BACKGROUND: There is good evidence that dyadic interventions (working with people with dementia and their caregivers) are beneficial for both the person and their caregiver. Dyadic interventions typically involve information provision, education and skills training in order to work towards goals or overcome particular care challenges. A key limitation of dyadic interventions is that they have typically been delivered over a number of consultations in the person's home. In the context of scarce resources in health care and a global pandemic there has been increasing interest in how to offer evidence-based services using telehealth delivery. METHOD: In this presentation we will share our experience and tips on telehealth delivery for people with dementia and their carers. We conducted a randomised controlled trial in which 63 dyads all received the same dyadic intervention. However, 32 dyads received visits in their own home and 31 dyads used telehealth methods to access the program. We collected information about whether or not the person had existing internet access or devices and we loaned a device (connected to the internet) if required. We established procedures for troubleshooting and for ensuring that people with dementia and their carers could use the technology easily, could communicate effectively and could adapt in-person consultations to telehealth consultations. RESULT: Caregivers took primary responsibility for use of the device and scheduling appointments. The average age of caregivers was 69 in the telehealth group. None of the participants withdrew due to challenges in technology and few technological issues arose or impacted on the trial. Our experiences in using telehealth with this population will be discussed. CONCLUSION: Telehealth for people with dementia and their caregiver poses challenges however these can be overcome. Dyadic interventions can be offered using telehealth delivery and are beneficial in improving access and reducing the costs associated with travel time.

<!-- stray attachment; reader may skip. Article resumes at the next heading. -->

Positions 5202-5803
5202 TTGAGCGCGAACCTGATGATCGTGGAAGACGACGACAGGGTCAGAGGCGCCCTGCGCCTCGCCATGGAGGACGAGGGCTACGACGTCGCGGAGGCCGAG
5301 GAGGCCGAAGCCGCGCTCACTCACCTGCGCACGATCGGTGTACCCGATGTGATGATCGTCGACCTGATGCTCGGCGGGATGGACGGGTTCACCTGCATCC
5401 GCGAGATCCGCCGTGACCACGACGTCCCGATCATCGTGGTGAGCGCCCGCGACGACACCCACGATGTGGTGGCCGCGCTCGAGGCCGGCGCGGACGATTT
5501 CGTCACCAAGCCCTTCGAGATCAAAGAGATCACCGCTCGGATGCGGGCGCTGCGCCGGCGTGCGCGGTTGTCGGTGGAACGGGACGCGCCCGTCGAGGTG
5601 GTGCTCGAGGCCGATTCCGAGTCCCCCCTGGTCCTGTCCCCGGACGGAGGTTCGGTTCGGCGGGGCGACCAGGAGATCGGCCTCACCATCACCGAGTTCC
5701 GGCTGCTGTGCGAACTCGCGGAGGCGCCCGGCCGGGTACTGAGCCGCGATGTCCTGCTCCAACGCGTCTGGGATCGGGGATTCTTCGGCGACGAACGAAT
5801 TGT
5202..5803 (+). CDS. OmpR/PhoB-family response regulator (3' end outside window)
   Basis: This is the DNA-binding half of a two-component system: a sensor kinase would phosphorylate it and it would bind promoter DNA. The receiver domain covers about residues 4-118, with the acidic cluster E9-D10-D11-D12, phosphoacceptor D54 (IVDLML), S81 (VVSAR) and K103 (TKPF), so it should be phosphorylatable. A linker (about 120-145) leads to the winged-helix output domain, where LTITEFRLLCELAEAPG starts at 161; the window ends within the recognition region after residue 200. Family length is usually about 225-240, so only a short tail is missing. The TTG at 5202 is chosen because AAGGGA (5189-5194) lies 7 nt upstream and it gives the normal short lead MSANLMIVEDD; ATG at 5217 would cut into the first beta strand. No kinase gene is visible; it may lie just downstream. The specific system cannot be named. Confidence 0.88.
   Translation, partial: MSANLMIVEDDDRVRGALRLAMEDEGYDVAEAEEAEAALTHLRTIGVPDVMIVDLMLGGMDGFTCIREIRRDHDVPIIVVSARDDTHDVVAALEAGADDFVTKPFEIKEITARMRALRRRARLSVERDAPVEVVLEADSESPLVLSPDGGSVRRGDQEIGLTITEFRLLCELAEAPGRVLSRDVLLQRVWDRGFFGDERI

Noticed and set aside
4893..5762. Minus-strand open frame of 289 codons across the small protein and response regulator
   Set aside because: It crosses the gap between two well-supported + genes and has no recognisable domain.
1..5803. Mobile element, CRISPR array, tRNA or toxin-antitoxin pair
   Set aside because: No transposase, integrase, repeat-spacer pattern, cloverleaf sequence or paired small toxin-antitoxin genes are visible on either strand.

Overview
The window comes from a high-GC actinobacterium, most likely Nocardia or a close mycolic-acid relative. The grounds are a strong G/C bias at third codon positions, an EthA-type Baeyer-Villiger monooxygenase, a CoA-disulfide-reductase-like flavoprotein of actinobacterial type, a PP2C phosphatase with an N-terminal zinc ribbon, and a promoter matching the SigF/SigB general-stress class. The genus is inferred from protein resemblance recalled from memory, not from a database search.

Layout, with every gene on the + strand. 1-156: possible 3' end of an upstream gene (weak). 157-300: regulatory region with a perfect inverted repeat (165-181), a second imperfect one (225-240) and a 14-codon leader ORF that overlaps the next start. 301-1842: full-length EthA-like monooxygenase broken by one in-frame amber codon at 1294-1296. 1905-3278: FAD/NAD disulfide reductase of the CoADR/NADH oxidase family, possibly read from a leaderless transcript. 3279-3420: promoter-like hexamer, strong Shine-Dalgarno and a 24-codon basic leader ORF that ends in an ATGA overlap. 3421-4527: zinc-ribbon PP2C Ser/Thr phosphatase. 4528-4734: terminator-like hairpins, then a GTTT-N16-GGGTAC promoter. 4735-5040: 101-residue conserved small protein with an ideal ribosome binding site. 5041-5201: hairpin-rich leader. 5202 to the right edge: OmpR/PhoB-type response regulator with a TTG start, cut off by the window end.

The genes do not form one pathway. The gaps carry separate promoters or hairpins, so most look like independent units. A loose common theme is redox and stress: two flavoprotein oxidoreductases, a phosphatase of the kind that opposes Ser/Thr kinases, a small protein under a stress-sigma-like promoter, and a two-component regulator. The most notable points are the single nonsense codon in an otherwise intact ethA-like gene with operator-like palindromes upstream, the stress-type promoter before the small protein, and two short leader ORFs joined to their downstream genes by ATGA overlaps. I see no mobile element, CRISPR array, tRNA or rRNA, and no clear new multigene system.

|Number of pages||1|
|Journal||Alzheimer's & dementia : the journal of the Alzheimer's Association|
|Publication status||Published - Dec 2021|
- Health care delivery
- Dyadic intervention.